On September 2, 2011, the Texas department of health issued a news release to make the public aware of the presence of inorganic mercury in beauty creams such as Crema Aguamary. These creams are from Mexico and advertised as a beauty creams, blemish removers, anti-aging creams, and skin lightening creams. This isn’t a novel idea that just started in the 21st century. Mercury has been added to soaps, creams, and ointments as an agent to bleach skin in areas of hyperpigmentation for many moons.
Unfortunately, the active ingredient of mercury is usually not listed on the label or is listed as
“calomel” which is mercurous chloride; thus many users of the product may not know that they are exposing themselves to inorganic mercury. Test samples of the Aguamary face cream contained concentrations of inorganic mercury ranging from 56,000 to 122,000 parts per million (ppm) and eye cream samples contain from 239 up to 6,780 ppm Hg. The FDA tolerance level for mercury in cosmetics is 1 ppm.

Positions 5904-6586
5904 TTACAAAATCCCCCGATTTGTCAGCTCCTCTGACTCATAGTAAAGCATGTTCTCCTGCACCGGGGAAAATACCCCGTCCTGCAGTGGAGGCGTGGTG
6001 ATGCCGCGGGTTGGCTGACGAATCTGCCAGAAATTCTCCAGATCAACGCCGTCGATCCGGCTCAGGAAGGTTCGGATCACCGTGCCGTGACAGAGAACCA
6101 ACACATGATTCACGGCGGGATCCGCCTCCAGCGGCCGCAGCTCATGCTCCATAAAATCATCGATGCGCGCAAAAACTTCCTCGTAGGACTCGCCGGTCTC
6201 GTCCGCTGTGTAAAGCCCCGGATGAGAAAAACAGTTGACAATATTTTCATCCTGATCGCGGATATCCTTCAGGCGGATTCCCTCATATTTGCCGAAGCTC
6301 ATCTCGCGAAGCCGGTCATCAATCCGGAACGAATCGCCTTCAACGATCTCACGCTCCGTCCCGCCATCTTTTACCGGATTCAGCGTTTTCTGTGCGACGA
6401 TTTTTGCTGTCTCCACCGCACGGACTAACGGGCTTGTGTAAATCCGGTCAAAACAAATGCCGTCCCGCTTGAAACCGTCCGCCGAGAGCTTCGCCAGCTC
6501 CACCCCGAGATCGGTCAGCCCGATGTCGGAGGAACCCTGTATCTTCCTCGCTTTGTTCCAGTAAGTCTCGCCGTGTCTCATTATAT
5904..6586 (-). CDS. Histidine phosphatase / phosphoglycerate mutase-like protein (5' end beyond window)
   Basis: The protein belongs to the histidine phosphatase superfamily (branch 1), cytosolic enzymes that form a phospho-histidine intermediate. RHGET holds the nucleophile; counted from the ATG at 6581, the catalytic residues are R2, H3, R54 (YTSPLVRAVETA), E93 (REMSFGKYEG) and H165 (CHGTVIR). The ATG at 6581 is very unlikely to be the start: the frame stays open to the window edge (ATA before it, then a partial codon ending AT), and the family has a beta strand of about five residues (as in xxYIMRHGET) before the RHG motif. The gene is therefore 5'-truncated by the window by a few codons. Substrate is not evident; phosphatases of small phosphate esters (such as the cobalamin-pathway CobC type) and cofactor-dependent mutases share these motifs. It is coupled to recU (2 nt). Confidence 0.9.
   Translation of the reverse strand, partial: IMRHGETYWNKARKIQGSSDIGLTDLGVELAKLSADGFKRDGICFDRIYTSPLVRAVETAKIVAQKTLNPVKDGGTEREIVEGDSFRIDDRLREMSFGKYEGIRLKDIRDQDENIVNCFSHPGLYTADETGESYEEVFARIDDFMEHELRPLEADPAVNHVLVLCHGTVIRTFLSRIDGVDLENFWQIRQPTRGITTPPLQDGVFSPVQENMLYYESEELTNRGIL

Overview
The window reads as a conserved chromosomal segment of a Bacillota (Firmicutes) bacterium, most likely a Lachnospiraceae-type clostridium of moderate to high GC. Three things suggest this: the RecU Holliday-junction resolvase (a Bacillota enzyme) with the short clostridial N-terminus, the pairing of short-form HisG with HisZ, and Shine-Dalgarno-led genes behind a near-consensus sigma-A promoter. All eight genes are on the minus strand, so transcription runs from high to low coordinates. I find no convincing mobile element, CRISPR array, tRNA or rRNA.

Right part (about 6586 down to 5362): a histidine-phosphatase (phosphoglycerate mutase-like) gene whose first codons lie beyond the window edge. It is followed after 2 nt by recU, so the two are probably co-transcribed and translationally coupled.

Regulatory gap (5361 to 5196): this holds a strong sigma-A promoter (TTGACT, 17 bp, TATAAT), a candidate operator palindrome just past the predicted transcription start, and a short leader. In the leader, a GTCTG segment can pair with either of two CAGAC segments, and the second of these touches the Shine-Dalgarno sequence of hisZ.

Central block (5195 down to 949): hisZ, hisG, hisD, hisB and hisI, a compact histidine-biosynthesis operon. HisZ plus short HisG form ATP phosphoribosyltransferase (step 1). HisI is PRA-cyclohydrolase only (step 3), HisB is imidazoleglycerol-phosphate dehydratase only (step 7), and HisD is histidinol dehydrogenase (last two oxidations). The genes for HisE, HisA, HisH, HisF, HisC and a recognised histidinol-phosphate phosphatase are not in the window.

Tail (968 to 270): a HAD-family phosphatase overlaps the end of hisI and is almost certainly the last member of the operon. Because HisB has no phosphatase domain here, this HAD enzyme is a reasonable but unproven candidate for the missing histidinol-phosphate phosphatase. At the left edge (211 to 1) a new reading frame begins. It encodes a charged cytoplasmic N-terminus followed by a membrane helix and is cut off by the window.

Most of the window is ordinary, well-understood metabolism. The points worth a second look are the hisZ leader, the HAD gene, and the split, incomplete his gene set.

Inorganic mercury can be absorbed transdermally. This can result in toxicity that may result in neurologic, neuropsychiatric and possibly renal effects. In 1996, there was a product called Crema de Belleza that was distributed in the southwest and had elevated mercuric chloride in the compound. There were cases of elevated mercury levels in children of family members who used the cream-unclear as to the route or method of exposure. In addition, there have been reports of elevated levels of mercury in infants of mothers who used these creams during pregnancy. Yikes!
This question prepared by: Saralyn Williams, MD Medical Toxicologist
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Donna Seger, MD
Tennessee Poison Center
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